What happened at Muckamore Abbey Hospital outside of Antrim town is the focus of a public investigation that will hear opening statements by core participants on Wednesday and Thursday, the Press Association reports.

It’s been described as the biggest adult safeguarding scandal to affect the National Health Service (NHS) in the UK. It concerns multiple allegations of abuse of vulnerable adults by staff at the state-run hospital. 

The public inquiry is running in tandem with an ongoing police criminal investigation that has already resulted in the arrests of 34 suspects and the referral of 38 people for potential prosecution. Eight people are already before the courts on charges of ill-treatment, neglect, and unlawful detention of patients.72 members of staff have been placed on precautionary suspension.

The public inquiry into allegations of abuse at the facility is expected to take several years. 

Relatives of patients were among those who attended the opening of inquiry on Monday. They included lead campaigner Glynn Brown, whose son Aaron had been a patient at the hospital. 

Brown said he will be watching to see if the “depth and scale” of what happened will be uncovered, and what will be done about it. 

It was August 2017 when Brown first learned that his youngest son Aaron, who is non-verbal and suffers from severe learning disabilities, had been assaulted in Muckamore Abbey Hospital. He was shocked to hear from the hospital that the person responsible was a member of staff. 

Brown, 61, from Dundonald, told The Irish News that when his son was sent to the hospital several years ago the family was reassured that it was “the best staffed, best trained unit.” 

He said, “We didn't want him going in but we thought that if he was in and given the appropriate medication for four to six weeks it'll be worth it.”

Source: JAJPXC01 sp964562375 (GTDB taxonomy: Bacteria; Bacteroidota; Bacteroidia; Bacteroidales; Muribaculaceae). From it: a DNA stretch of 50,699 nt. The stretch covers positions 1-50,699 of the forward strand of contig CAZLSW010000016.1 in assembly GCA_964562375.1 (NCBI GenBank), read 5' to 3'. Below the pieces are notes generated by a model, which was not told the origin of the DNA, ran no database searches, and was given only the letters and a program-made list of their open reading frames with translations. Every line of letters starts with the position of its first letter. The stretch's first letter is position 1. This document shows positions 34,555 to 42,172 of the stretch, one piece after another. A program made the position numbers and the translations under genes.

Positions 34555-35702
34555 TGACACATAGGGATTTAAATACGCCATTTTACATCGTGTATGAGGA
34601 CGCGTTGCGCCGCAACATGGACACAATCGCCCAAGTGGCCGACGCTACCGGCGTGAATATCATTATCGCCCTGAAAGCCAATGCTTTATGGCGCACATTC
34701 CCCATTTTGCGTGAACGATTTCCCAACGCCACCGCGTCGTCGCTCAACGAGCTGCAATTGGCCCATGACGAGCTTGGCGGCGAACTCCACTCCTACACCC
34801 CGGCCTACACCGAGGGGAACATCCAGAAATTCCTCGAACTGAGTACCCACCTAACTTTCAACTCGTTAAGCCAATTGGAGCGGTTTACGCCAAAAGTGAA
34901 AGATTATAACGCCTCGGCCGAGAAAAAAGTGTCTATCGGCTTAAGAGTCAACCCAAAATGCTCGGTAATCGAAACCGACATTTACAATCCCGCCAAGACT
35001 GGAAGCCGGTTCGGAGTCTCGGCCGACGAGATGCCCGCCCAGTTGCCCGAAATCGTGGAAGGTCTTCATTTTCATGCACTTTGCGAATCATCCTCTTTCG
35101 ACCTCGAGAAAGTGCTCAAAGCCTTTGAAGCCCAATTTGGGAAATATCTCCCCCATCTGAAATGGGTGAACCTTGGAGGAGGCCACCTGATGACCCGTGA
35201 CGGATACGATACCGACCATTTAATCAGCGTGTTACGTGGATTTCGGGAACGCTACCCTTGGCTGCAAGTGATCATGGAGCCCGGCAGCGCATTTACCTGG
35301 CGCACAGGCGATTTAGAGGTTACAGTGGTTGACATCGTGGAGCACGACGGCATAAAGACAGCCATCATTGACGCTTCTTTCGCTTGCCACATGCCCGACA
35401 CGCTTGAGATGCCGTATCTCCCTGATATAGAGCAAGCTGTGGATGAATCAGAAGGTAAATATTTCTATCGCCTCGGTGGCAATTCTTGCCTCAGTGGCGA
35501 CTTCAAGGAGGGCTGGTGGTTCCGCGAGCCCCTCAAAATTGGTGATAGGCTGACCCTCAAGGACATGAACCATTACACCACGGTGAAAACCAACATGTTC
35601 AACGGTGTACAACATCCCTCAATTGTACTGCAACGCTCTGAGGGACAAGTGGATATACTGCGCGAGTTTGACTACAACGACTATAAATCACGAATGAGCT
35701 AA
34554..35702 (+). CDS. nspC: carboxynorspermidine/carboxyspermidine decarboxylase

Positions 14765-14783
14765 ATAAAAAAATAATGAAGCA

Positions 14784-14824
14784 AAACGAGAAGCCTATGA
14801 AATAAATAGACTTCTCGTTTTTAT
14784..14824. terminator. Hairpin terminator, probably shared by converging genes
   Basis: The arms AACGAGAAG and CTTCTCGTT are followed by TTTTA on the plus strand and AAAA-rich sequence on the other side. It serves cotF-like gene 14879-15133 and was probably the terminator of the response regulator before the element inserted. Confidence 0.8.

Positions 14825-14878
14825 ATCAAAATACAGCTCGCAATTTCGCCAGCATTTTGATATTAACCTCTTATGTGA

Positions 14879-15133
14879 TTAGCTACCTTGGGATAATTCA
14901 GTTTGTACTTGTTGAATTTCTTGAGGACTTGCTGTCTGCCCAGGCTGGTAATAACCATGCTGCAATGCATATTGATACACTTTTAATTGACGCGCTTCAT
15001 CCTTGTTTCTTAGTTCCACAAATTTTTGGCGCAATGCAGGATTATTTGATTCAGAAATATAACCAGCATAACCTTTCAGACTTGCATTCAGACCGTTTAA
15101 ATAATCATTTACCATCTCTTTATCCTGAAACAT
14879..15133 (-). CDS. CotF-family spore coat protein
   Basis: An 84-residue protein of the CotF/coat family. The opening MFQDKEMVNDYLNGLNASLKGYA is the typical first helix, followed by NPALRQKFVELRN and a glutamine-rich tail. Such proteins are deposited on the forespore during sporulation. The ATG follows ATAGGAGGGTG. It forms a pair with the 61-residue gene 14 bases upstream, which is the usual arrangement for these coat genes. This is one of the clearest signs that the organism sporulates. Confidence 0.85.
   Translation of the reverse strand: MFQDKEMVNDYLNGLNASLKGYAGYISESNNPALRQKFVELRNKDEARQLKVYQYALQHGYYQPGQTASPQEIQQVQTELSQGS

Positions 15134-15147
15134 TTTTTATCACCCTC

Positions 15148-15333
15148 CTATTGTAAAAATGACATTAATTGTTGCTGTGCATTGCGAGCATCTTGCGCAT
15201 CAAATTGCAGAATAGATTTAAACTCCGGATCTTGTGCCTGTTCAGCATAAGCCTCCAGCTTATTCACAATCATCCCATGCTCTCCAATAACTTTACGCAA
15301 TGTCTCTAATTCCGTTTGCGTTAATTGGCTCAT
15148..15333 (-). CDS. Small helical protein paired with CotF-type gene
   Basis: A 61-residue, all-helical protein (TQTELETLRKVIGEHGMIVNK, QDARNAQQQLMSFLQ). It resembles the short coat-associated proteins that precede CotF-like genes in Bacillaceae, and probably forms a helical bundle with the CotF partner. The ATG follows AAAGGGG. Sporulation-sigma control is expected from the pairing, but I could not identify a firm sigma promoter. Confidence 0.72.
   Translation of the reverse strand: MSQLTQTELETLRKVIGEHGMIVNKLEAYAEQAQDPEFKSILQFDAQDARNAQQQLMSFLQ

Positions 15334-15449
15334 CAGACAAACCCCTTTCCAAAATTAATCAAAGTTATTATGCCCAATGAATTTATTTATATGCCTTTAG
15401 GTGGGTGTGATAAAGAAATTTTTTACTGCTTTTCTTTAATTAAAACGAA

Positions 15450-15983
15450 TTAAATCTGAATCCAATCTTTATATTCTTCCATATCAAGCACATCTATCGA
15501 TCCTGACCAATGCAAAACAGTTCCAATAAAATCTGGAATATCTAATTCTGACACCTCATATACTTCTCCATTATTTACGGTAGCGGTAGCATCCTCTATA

Brown said when he asked questions about the assault on his son, he was repeatedly frustrated by the answers he received. He later discovered Aaron had been held in a seclusion room – “an old, dark dungeon with no toilet, no water” – for several hours when patients should have been there for only a few minutes. Aaron had been in it 50 times. 

A major police probe has trawled through thousands of hours of footage and Brown said he “lost count at 150 or 160 incidents” police identified on CCTV in relation to Aaron’s case. 

Muckamore Abbey is operated by Belfast Health and Social Care Trust.

Speaking ahead of the public hearings, Stormont Health Minister Robin Swann said, “I have no doubt that the inquiry proceedings will be a harrowing experience for all those affected by the abject failure of care at Muckamore. It will also be deeply distressing for everyone who works in health and social care in Northern Ireland.” 

Minister Swann has issued a statement in relation to the Muckamore Abbey Hospital Inquiry.

Read the full statement ➡️https://t.co/wQA0N2NbzW pic.twitter.com/HzFrLx9eHI

— Department of Health (@healthdpt) June 6, 2022

*This column first appeared in the June 8 edition of the weekly Irish Voice newspaper, sister publication to IrishCentral.